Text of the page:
f) Throughout the centuries, Thomas the Apostle has been the symbol of the ‘disbeliever’. But this was not actually the case. He was a genuine seeker of the truth. His doubt was sincere. He didn’t have any ideological axe to grind nor any anti-Christian spirit. This is why Christ responded and resolved his doubts. He came and agreed to be examined by His ‘doubting’ disciple. The liturgical texts talk about Thomas’ ‘good disbelief’ because it engendered solid faith. At the end of the Gospel, the Lord seems to reprimand Thomas: ‘Have you believed because you have seen me? Blessed are those who have not seen and yet have come to believe’. This represents a commendation for all the Christians throughout the centuries who have accepted and experienced the message of the Resurrection.

g) It may be that people will ask: ‘Why did the risen Lord appear to His disciples, to Thomas and the myrrh-bearing women instead of appearing directly to those who crucified Him, so that they could believe in Him?’ This question is answered by Saint John Chrysostom: ‘Had there been any possibility of attracting them to the faith after His Resurrection, He’d certainly have seized it. But the fact that no such possibility existed is clear from the case of Lazarus. Christ raised a man who had been dead for four days, stank and had begun to decompose. He gave him the strength to emerge from his tomb, still bound in the grave cloths, before the eyes of all. Yet this didn’t draw them to the faith, but rather inflamed them even more, since they determined to kill Lazarus, as well’.

Finally, the fact that the ‘doubting’ disciple was martyred and sacrificed his life in order to bring the message of the Resurrection to the far reaches of the East is further evidence of the Resurrection and is justification for divine tolerance.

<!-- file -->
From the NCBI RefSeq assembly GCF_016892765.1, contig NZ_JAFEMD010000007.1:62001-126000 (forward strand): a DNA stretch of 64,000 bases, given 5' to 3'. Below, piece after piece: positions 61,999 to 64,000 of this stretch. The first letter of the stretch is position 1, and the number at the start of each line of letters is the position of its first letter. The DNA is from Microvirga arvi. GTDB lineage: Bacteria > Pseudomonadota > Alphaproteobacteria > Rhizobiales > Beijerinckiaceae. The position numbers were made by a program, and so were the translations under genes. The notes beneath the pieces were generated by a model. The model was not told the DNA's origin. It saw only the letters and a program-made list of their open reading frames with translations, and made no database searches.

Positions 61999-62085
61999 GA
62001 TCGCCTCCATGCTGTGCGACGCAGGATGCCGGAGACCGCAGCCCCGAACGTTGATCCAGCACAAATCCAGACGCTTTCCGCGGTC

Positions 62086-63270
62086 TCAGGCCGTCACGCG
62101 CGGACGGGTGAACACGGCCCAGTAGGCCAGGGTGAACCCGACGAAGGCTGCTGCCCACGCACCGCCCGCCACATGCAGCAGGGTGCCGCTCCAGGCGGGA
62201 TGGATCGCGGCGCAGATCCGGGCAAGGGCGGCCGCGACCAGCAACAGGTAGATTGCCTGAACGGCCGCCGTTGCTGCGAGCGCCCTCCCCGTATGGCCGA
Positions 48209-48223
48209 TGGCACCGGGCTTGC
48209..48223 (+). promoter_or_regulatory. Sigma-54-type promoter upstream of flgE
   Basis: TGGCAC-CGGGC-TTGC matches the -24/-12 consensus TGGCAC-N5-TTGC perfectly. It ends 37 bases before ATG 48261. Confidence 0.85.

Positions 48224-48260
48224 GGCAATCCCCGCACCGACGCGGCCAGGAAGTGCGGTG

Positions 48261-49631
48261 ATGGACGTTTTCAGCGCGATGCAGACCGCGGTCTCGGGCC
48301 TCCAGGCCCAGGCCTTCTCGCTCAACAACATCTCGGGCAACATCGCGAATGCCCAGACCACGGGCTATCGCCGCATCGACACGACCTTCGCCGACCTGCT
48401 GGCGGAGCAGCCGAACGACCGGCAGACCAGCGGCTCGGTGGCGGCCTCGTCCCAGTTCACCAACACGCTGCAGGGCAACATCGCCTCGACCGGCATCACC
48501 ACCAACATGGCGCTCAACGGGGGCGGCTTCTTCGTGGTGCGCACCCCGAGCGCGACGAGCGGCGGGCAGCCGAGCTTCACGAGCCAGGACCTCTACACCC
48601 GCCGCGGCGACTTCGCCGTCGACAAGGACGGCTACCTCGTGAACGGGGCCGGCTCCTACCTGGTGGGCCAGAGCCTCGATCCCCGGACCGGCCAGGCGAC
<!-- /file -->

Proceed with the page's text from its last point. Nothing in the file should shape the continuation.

Source: pemptousia.com




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Pemptousia and OCN have entered a strategic partnership to bring Orthodoxy Worldwide. Greek philosophers from Ionia considered held that there were four elements or essences (ousies) in nature: earth, water, fire and air. Aristotle added ether to this foursome, which would make it the fifth (pempto) essence, pemptousia, or quintessence. The incarnation of God the Word found fertile ground in man’s proclivity to beauty, to goodness, to truth and to the eternal. Orthodoxy has not functioned as some religion or sect. It was not the movement of the human spirit towards God but the revelation of the true God, Jesus Christ, to man. A basic precept of Orthodoxy is that of the person ­– the personhood of God and of man. Orthodoxy is not a religious philosophy or way of thinking but revelation and life standing on the foundations of divine experience; it is the transcendence of the created and the intimacy of the Uncreated. Orthodox theology is drawn to genuine beauty; it is the theology of the One “fairer than the sons of men”. So in "Pemptousia", we just want to declare this "fifth essence", the divine beaut in our life. Please note, not all Pemptousia articles have bylines. If the author is known, he or she is listed in the article above.